Conegliano Valdobbiadene Prosecco is obtained from a combination of grape varieties that have been grown locally for centuries, of which the principal one is Glera, which constitutes at least 85% of the blend. The bunches are rustic and vigorous, with hazelnut coloured shoots, and loosely packed. The grapes are an attractive golden yellow, immersed in the bright green of the leaves.

The production method is a reworked version of the Italian Method, also known as Martinotti or Charmat, which allows the producer to maintain intact the wine’s freshness and liveliness, as well as those aromatic qualities which are the natural characteristics of Prosecco Superiore DOCG.  This means that the wine undergoes a natural re-fermentation in pressurized containers. The result is based on perfect control of the time employed, usually no longer than four weeks. This allows the producer to maintain intact the fragrance, freshness and balance between acidity and sugars that characterize Prosecco Superiore.  All of the perfume of the grape are, therefore, found once again in the wine.

Prosecco Superiore styles 

There are different styles, starting with Extra Brut, which is the most contemporary version in line with worldwide trends for an increasingly dry taste, crisp and elegant, dry but intense, with the least residual amount of sugar. Brut, in harmony with modern tastes with fragrances rich in citrusy aromas and green notes, combined with an appealing vibrancy on the palate.  Extra Dry, the most traditional style, usually bright straw in colour enlivened by a fine perlage, and a tanginess on the palate. And Dry, the oldest and today the least common style, which highlights the wine’s fruity and flora aromas, delicate fruity fragrance like white peaches and green apples.  This is ideal with food, such as dry pastries or spicy Asian dishes, as despite the name ‘dry’, it’s the style with the most residual amount of sugar.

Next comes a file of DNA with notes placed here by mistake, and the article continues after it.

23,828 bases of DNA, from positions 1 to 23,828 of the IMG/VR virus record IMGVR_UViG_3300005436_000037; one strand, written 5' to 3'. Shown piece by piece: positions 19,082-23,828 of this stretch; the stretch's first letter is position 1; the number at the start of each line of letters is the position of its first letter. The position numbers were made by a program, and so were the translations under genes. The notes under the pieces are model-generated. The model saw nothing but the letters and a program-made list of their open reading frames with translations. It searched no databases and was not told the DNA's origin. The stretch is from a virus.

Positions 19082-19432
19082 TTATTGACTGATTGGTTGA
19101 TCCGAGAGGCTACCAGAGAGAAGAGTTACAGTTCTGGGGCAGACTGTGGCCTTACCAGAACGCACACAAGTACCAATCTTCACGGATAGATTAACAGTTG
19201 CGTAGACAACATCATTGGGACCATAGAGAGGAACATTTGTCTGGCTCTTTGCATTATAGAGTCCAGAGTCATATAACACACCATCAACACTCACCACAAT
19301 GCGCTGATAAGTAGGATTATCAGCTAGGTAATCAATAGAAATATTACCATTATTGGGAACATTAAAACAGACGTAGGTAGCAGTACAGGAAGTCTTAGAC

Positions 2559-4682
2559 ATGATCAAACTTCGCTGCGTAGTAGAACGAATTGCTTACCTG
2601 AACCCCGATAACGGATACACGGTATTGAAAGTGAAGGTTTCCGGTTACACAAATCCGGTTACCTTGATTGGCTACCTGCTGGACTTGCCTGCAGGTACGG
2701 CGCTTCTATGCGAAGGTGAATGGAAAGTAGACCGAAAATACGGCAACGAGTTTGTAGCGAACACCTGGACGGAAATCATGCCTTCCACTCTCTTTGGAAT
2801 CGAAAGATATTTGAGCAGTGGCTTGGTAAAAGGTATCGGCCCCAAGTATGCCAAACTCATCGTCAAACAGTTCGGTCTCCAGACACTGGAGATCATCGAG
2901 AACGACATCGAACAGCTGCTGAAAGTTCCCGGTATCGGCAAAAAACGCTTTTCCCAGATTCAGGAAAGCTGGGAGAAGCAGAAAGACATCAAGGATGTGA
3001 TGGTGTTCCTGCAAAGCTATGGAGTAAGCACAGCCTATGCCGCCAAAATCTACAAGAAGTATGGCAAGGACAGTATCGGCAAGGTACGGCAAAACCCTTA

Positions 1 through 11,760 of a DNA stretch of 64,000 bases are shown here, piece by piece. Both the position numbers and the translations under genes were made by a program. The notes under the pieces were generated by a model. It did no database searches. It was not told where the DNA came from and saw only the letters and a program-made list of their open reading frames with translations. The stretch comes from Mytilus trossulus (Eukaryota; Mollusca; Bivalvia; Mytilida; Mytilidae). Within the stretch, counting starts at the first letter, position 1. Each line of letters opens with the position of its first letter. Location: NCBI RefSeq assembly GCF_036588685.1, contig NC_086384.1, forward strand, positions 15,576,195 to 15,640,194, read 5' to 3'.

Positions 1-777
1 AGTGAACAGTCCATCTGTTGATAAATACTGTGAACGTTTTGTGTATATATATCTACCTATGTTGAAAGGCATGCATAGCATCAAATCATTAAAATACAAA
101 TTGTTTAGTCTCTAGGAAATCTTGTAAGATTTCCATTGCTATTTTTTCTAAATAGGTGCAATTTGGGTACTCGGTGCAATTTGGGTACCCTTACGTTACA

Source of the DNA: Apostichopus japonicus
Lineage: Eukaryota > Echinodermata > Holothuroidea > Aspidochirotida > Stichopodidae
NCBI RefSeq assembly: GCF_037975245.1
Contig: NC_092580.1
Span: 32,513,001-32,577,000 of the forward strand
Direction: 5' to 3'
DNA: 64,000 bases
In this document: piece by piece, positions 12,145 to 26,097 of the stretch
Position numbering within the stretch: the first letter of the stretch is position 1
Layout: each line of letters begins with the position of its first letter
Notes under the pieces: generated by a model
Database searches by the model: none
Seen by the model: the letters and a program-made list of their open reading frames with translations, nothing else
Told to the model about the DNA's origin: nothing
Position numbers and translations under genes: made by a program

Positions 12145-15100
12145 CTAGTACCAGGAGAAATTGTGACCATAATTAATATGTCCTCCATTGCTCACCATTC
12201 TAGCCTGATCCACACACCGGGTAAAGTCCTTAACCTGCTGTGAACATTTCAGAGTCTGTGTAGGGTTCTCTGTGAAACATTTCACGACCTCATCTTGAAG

Among the many wines tasted with Diego Tomasi and Sarah Abbott MW some highlights included the floral, well known Villa Sandi from Rive di San Pietro di Barbozza Extra Brut 2021; La Tordera, from ‘Otreval’ Rive di Guia Brut 2021; La Farra from Rive di Farra di Soligo Millesimato Extra Dry 2021; and Ronfini, from Rive di Col San Martino Dry 2021.

A special highlight was the Prosecco DOCG from Cartizze, a Prosecco in a class of its own, from a subzone in Conegliano Valdobbiadene made up of only 107 hectares. The vines here are over 40 years old, grown on just one hill.  Cartizze is considered the outstanding pinnacle of the Denomination’s quality. A perfect combination of microclimate and very ancient soils, made up of moraines, sandstones and clays, give the wine its unique characteristics. This is a sumptuous sparkling wine. We tasted Colesel Cartizze DOCG Dry, straw yellow, with fine and persistent bubbles. A creamy foam, an intricate floral aroma and fruity notes of green apple and pear. Charismatic, dry and intense.

And so we raised another glass.